A circus without elephants could be in the near future for Ringling Bros. and Barnum & Bailey Circus if the plaintiffs, including ASPCA and the Animal Welfare Institute, succeed in their lawsuit that heads to trial this Wednesday. The lawsuit, which will be in the U.S. District Court in Washington, D.C., aims to stop the prolonged use of chains and bullhooks in elephant training. According to the David Crary’s article, “the plaintiffs hope the lawsuit pressures Ringling Bros. to stop using elephants in its shows”.
The circus was never a big event for me as a child, I can only recall going once, but for some families it is a very popular attraction and even a tradition. Ringling Bros. argues that their audience surveys have shown elephants to be the “favorite attraction”. But at what cost?
The bullhook, or ankus, is a hook attached to a two or three foot handle. The bullhook is applied at sensitive points around the elephant’s body to cause it to recoil from the source of pain. Trainers employ this method of avoidance learning, in which a behavior results in the cessation of an unpleasant stimulus, to train the elephants. The problem is despite the fact that elephants appear to have tough skin, they actually have very sensitive skin. They take mud baths in the wild not only to protect their skin from sun exposure but as a coating that prevents damage due to loss of moisture, insect bites, and other environmental factors. Therefore, I personally feel that it is only reasonable to find this method of training inhumane.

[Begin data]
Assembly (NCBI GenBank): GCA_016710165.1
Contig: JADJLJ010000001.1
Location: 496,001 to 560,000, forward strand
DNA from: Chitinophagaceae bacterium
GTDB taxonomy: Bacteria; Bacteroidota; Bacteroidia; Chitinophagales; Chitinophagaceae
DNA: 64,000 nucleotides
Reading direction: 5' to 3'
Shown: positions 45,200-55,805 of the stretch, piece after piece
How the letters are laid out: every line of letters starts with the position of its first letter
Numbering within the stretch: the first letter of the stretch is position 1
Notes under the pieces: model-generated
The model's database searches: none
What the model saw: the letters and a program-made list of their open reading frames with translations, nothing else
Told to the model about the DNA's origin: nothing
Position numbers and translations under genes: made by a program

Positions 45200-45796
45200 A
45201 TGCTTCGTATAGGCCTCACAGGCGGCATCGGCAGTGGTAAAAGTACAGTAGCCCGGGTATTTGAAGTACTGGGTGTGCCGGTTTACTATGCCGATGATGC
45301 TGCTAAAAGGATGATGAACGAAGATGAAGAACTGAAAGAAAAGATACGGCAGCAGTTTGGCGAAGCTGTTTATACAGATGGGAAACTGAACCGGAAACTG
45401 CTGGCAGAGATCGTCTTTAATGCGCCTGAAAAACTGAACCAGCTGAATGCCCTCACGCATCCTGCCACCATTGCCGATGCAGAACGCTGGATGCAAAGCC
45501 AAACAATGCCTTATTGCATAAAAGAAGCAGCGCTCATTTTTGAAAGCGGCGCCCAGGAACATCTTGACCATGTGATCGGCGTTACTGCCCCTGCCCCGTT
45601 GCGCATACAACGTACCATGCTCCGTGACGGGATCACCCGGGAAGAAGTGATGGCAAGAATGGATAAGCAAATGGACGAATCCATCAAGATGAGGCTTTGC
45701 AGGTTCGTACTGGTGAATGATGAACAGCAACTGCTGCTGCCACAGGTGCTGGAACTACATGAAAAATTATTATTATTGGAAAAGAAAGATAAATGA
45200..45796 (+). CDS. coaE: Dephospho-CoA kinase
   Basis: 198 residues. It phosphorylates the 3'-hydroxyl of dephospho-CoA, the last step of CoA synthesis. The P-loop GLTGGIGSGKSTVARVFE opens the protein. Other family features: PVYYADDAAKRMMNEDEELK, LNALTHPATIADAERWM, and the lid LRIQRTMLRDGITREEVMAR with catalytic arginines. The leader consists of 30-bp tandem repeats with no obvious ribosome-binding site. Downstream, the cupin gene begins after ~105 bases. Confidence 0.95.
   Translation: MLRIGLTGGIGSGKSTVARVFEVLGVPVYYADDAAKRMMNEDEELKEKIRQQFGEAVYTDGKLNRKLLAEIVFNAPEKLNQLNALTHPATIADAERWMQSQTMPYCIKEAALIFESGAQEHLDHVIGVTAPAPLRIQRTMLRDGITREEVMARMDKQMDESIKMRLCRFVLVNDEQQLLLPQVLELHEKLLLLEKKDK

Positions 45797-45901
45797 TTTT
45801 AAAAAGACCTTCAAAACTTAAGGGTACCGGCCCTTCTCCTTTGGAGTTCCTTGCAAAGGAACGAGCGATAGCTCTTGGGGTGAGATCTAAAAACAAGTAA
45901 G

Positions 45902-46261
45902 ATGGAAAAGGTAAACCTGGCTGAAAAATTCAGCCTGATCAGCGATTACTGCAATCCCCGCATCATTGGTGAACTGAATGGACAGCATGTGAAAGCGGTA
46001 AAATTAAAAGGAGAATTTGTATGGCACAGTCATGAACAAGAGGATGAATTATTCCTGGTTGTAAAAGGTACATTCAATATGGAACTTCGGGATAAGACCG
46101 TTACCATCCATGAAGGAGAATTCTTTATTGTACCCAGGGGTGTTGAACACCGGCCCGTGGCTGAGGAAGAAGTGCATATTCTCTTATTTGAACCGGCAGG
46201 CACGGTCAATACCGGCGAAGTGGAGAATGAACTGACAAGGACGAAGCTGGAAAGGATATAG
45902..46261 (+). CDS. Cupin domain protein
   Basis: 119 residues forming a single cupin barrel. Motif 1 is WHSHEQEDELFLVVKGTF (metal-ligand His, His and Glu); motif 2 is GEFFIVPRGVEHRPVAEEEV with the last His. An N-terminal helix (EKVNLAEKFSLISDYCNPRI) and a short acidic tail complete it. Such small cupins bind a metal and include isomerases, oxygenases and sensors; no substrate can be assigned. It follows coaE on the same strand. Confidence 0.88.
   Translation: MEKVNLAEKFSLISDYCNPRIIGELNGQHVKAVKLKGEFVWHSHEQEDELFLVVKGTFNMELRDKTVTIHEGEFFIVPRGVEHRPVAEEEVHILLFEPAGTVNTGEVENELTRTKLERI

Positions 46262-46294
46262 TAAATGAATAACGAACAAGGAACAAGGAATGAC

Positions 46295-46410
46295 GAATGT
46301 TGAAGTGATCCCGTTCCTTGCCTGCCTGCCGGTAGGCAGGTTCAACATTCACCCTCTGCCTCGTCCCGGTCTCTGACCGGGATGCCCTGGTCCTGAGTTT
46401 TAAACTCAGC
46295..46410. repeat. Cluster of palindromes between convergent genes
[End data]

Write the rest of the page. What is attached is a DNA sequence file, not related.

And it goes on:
In addition to the alarming use of bullhooks, the plaintiffs have shown, using Ringling Bros. train records, that elephants have been restrained by chains in railroad boxcars for an average of 26 hours at a time, sometimes as long as 60 to 70 hours while in transit. At night the elephants are also chained to prevent “them from foraging off their companions’ food”. While this is technically legal under current government regulations and for travel purposes is due to safety measures, is it fair to require these animals to remain sedentary for such long periods of time?
In some Asian cultures, the elephant’s memory and intelligence has been considered to be on par with hominids, which includes us, and cetaceans, which includes whales, porpoises, and dolphins. They are the largest land animal and have no natural predators. Yet the population of Asian elephants, which are traditionally used in circuses, is currently estimated to be 60,000, which is almost one-tenth of the current African elephant population.
Maltreatment by humans in captivity and hunting of wild elephants poses a great threat to these magnificent creatures. Furthermore, it has been shown that elephants in captivity often have shorter lifespans than their wild counterparts. So, before you decide to take your kids the next time the circus is in town, realize that your money has the power to tell companies, like Ringling Bros. and Barnum & Bailey, how you feel about the treatment of their animals.